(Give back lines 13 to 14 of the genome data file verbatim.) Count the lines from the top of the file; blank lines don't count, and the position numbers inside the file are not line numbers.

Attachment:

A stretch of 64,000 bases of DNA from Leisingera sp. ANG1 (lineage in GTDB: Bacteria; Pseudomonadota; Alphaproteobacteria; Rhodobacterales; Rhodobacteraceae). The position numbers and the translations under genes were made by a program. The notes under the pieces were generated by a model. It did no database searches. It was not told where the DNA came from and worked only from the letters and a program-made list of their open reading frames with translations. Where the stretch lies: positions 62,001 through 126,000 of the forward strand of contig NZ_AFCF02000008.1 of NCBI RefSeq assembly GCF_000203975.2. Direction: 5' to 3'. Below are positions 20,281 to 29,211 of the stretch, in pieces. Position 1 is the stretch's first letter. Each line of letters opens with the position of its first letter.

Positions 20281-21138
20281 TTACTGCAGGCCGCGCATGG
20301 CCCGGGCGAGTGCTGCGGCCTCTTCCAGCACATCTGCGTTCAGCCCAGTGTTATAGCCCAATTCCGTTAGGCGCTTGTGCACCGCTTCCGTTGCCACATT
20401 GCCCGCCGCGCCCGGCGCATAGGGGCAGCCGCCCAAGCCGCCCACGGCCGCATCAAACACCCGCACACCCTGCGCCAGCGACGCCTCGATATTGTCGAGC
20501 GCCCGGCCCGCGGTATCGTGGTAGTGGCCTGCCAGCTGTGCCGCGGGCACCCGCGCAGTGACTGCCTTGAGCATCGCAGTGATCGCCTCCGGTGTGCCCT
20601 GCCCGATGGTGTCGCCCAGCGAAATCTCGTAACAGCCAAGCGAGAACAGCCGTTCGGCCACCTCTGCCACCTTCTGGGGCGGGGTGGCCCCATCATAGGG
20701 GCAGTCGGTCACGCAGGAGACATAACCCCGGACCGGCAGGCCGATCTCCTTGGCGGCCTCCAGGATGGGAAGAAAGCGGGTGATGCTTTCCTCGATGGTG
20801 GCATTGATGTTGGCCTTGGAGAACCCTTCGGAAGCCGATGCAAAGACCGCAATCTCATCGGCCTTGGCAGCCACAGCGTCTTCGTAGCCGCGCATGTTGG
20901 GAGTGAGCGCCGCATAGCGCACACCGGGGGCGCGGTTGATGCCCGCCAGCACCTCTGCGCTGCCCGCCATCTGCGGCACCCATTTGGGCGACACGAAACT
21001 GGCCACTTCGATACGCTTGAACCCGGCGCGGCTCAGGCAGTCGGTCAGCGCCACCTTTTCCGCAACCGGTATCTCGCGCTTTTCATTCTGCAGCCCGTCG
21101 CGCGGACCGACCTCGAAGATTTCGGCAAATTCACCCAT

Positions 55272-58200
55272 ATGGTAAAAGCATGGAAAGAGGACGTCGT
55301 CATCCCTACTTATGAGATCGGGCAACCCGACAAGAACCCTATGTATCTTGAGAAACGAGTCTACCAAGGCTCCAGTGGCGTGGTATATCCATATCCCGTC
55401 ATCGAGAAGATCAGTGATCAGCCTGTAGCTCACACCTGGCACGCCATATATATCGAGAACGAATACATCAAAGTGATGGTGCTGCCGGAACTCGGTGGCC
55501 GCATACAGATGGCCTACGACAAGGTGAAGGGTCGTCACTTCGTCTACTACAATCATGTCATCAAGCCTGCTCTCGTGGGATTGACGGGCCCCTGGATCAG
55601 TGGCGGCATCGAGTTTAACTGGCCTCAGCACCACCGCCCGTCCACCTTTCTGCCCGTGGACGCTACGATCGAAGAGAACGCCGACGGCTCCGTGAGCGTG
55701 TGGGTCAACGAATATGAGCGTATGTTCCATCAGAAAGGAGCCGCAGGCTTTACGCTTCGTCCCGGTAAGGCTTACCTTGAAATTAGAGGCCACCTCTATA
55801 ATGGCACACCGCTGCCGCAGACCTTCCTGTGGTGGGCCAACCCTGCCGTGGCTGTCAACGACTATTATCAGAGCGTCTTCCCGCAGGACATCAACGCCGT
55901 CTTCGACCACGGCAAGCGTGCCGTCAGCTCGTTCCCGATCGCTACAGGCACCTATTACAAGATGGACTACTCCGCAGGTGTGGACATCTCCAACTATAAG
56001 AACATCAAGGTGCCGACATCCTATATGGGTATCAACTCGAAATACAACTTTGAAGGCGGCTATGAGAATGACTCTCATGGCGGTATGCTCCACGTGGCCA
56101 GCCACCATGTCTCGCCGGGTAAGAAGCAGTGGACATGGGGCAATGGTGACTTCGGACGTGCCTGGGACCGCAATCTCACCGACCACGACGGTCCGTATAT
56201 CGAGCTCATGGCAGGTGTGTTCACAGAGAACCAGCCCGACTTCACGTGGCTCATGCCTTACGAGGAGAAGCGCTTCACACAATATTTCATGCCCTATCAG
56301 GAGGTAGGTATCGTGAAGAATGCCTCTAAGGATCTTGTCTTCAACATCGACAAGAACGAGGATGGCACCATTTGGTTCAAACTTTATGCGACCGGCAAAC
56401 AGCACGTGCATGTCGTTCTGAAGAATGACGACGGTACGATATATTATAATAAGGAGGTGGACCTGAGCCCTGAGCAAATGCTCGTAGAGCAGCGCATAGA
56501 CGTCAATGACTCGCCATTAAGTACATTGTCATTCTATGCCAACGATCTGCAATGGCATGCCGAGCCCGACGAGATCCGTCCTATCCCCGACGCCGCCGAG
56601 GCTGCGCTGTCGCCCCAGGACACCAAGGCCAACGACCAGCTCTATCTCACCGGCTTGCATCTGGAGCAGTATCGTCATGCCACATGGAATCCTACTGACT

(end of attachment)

Positions 55272-58200
55272 ATGGTAAAAGCATGGAAAGAGGACGTCGT